Exchange Traded Notes: High Yields -- and Risk

Investment advisors have been pouring billions of dollars into master limited partnership funds in recent years, grabbing on to these high-yielding securities as godsends for increasingly desperate, income-hungry clients. But many MLP funds are nothing like the mutual funds or exchange traded funds that retirees and other conservative investors traditionally buy. In fact, buying shares in the most popular MLP fund means giving an underwriter an unsecured loan; not taking an ownership stake in a portfolio of MLPs.

Do investors, advisors or otherwise, understand what they are buying in these products? Or are they just blindly grasping for yield here?

The attraction of MLP funds is obvious to anyone who has shopped for income-paying investments lately. MLP yields are much higher than those of blue chip stocks or Treasury bonds. A sample of a few income investments in the chart below illustrates the point. Yields from popular MLPs National Resource Partners (NRP), Enterprise Product Partners (EPD), and Energy Transfer Partners (ETP) range from about 4% to about 10%. Coca-Cola (KO) and Microsoft (MSFT), like most blue chip stocks now, have a dividend yield of less than 3%. 10-Year Treasury Bonds offer a pittance at about 1.8%.

NRP Dividend Yield Chart

NRP Dividend Yield data by YCharts

High yields on MLPs come from their unusual tax structure, which exempts them from corporate taxes but requires them to regularly give partners (shareholders) the vast majority of their cash flows. Investors gravitate to the funds, instead of individual MLPs, in part to avoid the necessity of collecting K-1s every year. (Funds generate the standard 1099s.)

The three biggest MLP funds carry just under 40% of the investment in these products, and they’re structured in a variety of ways. There’s the JPMorgan Alerian MLP Index ETN (AMJ), the ALPS Alerian MLP ETF (AMLP), the Kayne Anderson MLP Common (KYN), a closed-end fund. But the ETN structure is particularly popular with MLP funds. With ETNs, investors lending the underwriters money in exchange for a return tied to a certain index. ETN investors pay for the privilege with fees that are significantly higher than average ETF.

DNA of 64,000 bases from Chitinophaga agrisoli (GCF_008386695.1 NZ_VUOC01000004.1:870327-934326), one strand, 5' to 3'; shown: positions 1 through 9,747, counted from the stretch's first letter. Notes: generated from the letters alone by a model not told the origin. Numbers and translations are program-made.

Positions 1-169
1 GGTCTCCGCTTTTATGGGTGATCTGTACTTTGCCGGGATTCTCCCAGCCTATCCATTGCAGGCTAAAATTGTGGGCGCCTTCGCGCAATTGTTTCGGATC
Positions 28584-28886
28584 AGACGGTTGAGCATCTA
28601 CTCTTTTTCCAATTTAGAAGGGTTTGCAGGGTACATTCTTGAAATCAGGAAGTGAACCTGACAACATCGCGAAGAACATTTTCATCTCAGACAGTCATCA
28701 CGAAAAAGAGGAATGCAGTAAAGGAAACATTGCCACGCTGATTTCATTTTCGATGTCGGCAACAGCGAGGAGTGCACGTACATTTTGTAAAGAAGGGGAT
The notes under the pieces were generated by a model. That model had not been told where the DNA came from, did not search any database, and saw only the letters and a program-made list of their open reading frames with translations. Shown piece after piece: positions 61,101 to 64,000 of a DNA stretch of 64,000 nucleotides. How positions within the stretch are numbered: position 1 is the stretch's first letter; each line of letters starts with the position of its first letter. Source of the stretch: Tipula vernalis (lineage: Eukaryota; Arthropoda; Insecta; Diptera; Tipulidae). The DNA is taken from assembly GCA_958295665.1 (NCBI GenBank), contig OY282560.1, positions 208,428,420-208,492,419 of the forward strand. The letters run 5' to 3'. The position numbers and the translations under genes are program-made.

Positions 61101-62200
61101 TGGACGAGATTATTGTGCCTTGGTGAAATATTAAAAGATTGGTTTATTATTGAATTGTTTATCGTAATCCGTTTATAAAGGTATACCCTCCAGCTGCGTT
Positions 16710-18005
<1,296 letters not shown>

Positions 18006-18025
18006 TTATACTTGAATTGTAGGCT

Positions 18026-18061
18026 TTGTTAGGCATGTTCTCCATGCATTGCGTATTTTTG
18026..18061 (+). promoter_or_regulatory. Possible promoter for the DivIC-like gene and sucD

The biggest risk for ETN investors is that the underwriter gets into financial trouble and leaves them with nothing, like Lehman Brothers did with some of its ETN clients. But investors have lost money in less dramatic ways, as in the case last year, when Credit Suisse’s VelocityShares Daily 2x VIX ST ETN (TVIX) started trading wildly away from the index it tracks. Credit Suisse is still embroiled in fight with regulators and investors over that.

ETNs are not normally touted for traditional investment portfolios. They have complex fee structures, there’s no requirement for a board to protect shareholder interests, their values are difficult to peg, and they are not subject to the same disclosure rules as mutual funds or ETFs. Morningstar has called ETNs “one of the easiest ways individual investors and advisors unwittingly enter into adversarial relationships with vastly more sophisticated investment banks.” The Financial Industry Regulatory Authority (FINRA) issued an investor alert last year pointing out the risks of ETNs, including that the underwriter can redeem the securities at will, as well as make investment decisions at odds with interests of the funds’ investors.

But the demand for yield has made investors and investment advisors more open to ETNs. As Morningstar notes, the ETN structure makes more sense with MLP assets because these debt securities get certain tax advantages that MLP mutual funds and ETFs don’t. Performance is, of course, affected by more than just how much tax is paid. But the stock chart below gives you a sense of why MLP investors are enamored of the ETN structure. The Alerian MLP Index ETN made about twice as much money for investors since mid-2010 as the ALPS Alerian MLP ETF.

AMJ Total Return Price Chart

AMJ Total Return Price data by YCharts

Overall, the amount invested in ETNs has more than tripled in the past five years to $17.4 billion, according to the Wall Street Journal. That growth was helped immensely by the fervor for MLP funds and the creation of at least 40 new MLP products since 2010.

Generally, investors have made a lot of money in MLP funds in recent years, in a variety of structures. But they carry unusual, if not always outsized, risks that may surprise even their shareholders. So take a look at the fine print of that MLP product. Chances are, it’s not your father’s mutual fund.

Dee Gill, a senior contributing editor at YCharts, is a former foreign correspondent for AP-Dow Jones News in London, where she covered the U.K. equities market and economic indicators. She has written for The New York Times, The Wall Street Journal, The Economist and Time magazine. She can be reached at



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